World's oldest living animals in 2010

People are always interested in records. The biggest, the smallest, the tallest, the largest, the smelliest, the wettest and so on. This is a list of some of the oldest animals with whom we currently share our planet. They have been here a lot longer than you or I and some may possibly be here a good deal after we have gone.

None of them has fought a war, argued over politics or religion. None of them has polluted the planet or taken from it more than its fair share. They are just peacefully doing their thing and getting on with life.

This is not an extensive list. I have not included the oldest fish, frog or flea. This is about the big boys and girls. The very oldest.

Sad to think that some would eat our elders.

Quahogs

Photo by: http://www.flickr.com/photos/coollibrarian/208316181/
Photo by: http://www.flickr.com/photos/coollibrarian/208316181/

A specimen of the Epibenthic Sponge (Cinachyra antarctica) has been found to be over 1,550 years old.

The Ocean Quahog (Arctica islandica) is a North Atlantic mollusk which is known to live for more than 400 years. One specimen as estimated to be around 410 years old after it was killed and dissected.

Some of the Black and Gold Coral colonies (colonial organisms) off the coasts of Hawaii are estimated to be as old as 4000 years!

‘Jonathon’ a tortoise (Dipsochelys hololissa) which originated from the Seychelles who now lives on St Helena Island in the South Atlantic is believed to be in the region of 178 years old. He was photographed in 1900 and estimated to be about 70 years old at the time and so there is little doubt that he is a very old animal. The oldest known tortoise reached 189 years of age so if he is lucky ‘Jonathon’ has a few years to go yet.

Perhaps it is Jonathon

Bowhead Whales (Balaena mysticetus) are the oldest known mammals. Evidence suggests that some of these are as old as two hundred years.

Bowhead Whale Song

Other old animals include Koi, Sea Urchins, and others but these are just youngsters compared to the above.

Put it in Perspective

The Coral colonies started some 4000 years ago - That was 2000 years before Christ and mankind was just moving into the Bronze Age. Rice was being cultivated in Asia and the Sahara was just being born. The Alphabet was being developed. The Peruvians were building temples. For the record there were NO dinosaurs back then.

When the sponge first appeared on our planet some 1,500 years ago Britain was entering into the period known as The Dark Ages. The Mayan civilisation was booming. Earth was hit by a shower of meteorites.

400 years ago when our Quahog Clam first saw the light of day - Galileo was inventing the telescope. Columbus had not yet 'discovered' America.

200 Years ago when the Bowhead Whale was just a baby - Chopin was born. Argentina declared independence from Spain. The US annexed Western Florida.

178 years ago when Jonathon was hatching from an egg - Greece became an independent republic. Charles Darwin was voyaging on the Beagle.

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Comments 34 comments

Sandyspider profile image

Sandyspider 6 years ago from Wisconsin, USA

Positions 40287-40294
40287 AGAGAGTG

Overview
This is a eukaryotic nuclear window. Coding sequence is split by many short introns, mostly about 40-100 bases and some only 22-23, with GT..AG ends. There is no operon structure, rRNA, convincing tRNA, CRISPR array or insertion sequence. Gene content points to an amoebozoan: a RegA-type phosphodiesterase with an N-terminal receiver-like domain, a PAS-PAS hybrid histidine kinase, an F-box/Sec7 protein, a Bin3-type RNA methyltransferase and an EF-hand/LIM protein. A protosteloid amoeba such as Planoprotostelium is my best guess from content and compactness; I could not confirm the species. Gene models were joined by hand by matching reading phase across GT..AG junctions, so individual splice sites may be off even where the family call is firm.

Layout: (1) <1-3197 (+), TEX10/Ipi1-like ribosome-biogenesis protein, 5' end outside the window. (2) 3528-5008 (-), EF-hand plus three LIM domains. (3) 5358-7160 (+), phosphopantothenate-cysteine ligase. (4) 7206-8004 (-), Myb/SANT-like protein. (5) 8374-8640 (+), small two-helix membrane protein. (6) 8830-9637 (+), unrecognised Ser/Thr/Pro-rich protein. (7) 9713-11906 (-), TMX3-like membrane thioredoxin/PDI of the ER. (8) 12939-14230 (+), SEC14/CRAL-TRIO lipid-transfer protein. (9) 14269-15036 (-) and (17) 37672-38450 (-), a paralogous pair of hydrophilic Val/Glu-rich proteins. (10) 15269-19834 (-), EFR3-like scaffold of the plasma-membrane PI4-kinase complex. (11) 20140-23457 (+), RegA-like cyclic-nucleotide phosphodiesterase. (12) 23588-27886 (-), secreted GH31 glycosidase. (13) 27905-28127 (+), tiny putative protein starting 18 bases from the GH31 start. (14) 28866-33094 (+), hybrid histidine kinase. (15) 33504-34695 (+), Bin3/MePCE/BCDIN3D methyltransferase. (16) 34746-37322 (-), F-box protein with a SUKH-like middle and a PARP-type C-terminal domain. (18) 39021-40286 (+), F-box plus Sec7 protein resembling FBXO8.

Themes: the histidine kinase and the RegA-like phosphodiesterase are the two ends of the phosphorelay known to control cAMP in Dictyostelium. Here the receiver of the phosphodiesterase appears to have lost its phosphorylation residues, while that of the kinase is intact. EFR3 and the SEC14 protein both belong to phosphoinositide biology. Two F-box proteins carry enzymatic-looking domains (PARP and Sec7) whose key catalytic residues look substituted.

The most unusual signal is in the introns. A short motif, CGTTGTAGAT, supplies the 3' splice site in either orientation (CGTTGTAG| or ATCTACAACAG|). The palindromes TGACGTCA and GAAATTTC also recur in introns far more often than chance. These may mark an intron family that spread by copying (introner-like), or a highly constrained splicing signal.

Interesting hub.


Hello, hello, profile image

Hello, hello, 6 years ago from London, UK

Wow, that was a great research and thank you for this very interesting hub.


Peter Dickinson profile image

Peter Dickinson 6 years ago from South East Asia Author

Thank You Sandyspider and Hello hello


Ralph Deeds profile image

Ralph Deeds 6 years ago

Nice Hub, Peter.


Peter Dickinson profile image

Peter Dickinson 6 years ago from South East Asia Author

Thanks Ralph. Nice of you to stop by.


James A Watkins profile image

James A Watkins 6 years ago from Chicago

Wow! This is a very cool Hub. I enjoyed the education. Thanks!


Peter Dickinson profile image

Peter Dickinson 6 years ago from South East Asia Author

Thank You James.


i scribble 6 years ago

Didn't know whales could live that long. Hard to believe any have survived that long since they are constantly under siege by our own species. good topic with good content.


Peter Dickinson profile image

Peter Dickinson 6 years ago from South East Asia Author

i scribble - thanks for the visit. The ages of the whales have been determined by a variety of means which include the recovery of harpoons from the whales bodies of a design used some 200 years ago. Horrible that anyone should wish to kill them today.


theherbivorehippi profile image

theherbivorehippi 6 years ago from Holly, MI

Awesome hub!! I just wrote an article for an employer about various marine life and it is fascinating how long these creatures can live. Sadly, a good majority of them when they are dying are from plastic consumption. There was a study of autopsies done and over 40% of the turtles, whales, platypus etc died from plastic bags in their intestines because it can't be digested and then eventually they can't eat other food if they eat enough plastic so they starve to death. It makes you wonder how long these animals could really live without human pollution and interference?! Very well written hub with great information!


Peter Dickinson profile image

Peter Dickinson 6 years ago from South East Asia Author

theherbivorehippi - Plastic is a big killer. As the unfortunate turtles feed largely on jellyfish it is an easy mistake to make.